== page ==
Lamont Signs Sweeping Police Accountability Bill Into Law

Gov. Ned Lamont
Photo credit CT House Republicans
By WCBS Newsradio 880

HARTFORD, Conn. (WCBS 880) — Connecticut Gov. Ned Lamont signed sweeping police reforms into law on Friday. 

The legislation calls for more oversight of police including implicit bias training, requiring the use of body cameras, and an inspector general to review the use of force. 

Chokeholds, strangleholds and other tactics restraining oxygen and blood flow are also banned. According to a news release, officers will have whistleblower protections to report excessive use of force.

“These reforms are focused on bringing real change to end the systemic discrimination that exists in our criminal justice and policing systems that have impacted minority communitiesfor far too long,” Lamont said. “Ultimately, what we are enacting today are policies focused on providing additional safeguards to protect peoples’ lives and make our communities stronger. Our nation and our state has been having a conversationon this topic for decades, and these reforms are long overdue.”

Civil lawsuits can now be filed directly against police officers by individuals who've had their constitutional rights violated by police if those actions were deemed "malicious, wanton or willful."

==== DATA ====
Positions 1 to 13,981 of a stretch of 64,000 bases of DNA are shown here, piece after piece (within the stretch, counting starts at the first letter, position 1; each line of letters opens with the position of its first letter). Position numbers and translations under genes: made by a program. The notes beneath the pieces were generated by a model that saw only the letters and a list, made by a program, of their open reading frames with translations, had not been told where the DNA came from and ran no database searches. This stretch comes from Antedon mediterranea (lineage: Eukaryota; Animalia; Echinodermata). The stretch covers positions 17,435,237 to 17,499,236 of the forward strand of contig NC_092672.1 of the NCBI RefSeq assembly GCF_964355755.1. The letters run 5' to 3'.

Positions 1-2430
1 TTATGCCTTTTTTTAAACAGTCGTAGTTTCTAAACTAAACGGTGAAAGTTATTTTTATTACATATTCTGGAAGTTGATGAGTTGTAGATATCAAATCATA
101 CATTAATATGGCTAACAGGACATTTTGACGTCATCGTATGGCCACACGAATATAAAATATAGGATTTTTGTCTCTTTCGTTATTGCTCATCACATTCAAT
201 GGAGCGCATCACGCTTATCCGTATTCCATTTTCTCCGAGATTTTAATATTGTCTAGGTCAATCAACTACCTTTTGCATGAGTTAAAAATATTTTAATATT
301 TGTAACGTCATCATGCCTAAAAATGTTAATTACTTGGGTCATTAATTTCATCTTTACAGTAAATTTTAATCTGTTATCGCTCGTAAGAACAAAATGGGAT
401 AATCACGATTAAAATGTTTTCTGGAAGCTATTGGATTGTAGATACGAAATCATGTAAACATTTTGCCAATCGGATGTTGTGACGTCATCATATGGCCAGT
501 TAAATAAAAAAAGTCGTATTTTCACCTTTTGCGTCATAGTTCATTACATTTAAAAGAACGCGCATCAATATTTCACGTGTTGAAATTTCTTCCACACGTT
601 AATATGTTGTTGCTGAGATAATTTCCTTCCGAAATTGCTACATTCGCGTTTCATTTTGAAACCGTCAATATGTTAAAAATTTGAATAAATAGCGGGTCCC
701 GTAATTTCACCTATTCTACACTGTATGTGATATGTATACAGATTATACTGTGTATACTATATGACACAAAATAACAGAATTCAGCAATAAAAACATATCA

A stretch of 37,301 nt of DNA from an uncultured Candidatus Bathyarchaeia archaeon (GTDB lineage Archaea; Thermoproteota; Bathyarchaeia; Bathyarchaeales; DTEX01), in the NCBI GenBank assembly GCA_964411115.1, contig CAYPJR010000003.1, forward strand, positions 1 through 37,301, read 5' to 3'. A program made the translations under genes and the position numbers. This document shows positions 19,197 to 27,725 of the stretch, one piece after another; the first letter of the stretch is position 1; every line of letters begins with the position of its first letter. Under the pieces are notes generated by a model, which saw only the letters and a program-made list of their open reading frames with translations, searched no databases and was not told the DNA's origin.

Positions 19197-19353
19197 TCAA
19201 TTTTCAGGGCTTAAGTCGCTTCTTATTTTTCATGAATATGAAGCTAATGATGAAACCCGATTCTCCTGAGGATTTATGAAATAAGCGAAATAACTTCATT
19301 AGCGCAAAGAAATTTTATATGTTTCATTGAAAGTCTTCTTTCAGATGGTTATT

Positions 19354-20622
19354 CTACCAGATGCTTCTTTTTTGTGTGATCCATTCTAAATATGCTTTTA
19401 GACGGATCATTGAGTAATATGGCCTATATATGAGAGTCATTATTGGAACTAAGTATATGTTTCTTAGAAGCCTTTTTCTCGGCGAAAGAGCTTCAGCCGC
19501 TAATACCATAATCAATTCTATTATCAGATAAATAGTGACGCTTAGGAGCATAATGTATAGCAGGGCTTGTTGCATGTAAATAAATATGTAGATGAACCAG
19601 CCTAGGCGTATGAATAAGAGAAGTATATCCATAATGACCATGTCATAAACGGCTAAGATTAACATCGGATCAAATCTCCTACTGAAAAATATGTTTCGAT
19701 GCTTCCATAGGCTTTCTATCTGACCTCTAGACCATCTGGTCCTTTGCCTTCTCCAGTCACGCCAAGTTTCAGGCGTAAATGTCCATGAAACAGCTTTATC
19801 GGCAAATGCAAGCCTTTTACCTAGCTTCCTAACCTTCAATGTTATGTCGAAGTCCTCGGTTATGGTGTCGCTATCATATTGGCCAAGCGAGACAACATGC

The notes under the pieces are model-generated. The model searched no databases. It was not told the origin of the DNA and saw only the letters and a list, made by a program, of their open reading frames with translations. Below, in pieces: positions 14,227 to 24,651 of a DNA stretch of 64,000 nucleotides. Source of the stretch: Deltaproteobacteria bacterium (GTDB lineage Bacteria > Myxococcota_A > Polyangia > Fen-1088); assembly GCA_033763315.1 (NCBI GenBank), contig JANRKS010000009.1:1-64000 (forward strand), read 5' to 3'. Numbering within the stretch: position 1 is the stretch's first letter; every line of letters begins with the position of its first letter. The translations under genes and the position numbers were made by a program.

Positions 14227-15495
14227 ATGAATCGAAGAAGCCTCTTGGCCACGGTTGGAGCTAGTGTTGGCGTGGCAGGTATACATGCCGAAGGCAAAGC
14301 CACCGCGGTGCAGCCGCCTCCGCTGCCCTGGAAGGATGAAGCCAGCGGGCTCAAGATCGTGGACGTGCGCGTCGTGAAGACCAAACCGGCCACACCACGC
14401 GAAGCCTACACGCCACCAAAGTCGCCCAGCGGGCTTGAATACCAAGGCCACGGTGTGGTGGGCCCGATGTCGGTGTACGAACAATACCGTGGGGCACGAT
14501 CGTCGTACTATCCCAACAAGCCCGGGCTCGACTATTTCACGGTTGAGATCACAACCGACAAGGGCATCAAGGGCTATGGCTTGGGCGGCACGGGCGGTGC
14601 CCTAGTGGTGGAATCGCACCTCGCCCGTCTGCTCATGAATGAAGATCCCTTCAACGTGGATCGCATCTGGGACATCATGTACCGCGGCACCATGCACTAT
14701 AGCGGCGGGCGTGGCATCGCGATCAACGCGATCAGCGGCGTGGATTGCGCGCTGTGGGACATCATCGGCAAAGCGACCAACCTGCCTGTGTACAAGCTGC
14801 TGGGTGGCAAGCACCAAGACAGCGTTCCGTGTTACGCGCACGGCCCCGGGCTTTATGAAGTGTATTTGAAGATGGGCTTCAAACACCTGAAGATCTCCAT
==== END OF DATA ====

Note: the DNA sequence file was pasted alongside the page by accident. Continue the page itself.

The legislation removes qualified immunity, which protected officers from having to pay damages.

"When you take away qualified immunity essentially an officer that does wrong or is found liable could have to pay a lot of damages in a civil court following an action that he did while working as a police officer," Brian Foley, a former Hartford Homicide detective and assistant to the commissioner of Connecticut State Police, told WCBS 880's Mack Rosenberg.

Foley said not much changes for officers in their day-to-day job.

"The only thing that has been changed is that the state standard of qualified immunity matches now the federal standard of qualified immunity. So if you're a police officer and you're still doing your job and you're not willfully or wantonly breaking the law, knowingly breaking the law, and you're acting as a police officer, you will be indemnified by your municipality," Foley said. "In fact we have some prominent trial lawyers in Connecticut upset that qualified immunity hasn't gone anywhere."

Foley said the relationship between police and communities in the state is strained following months of nationwide protests against police brutality and systemic racism sparked by the police custody death of George Floyd.

"Now's the time where police departments have to really be as transparent and as accountable as they possible can be and continue in some of those efforts to relate to the community and build trust and build bonds," Foley said.

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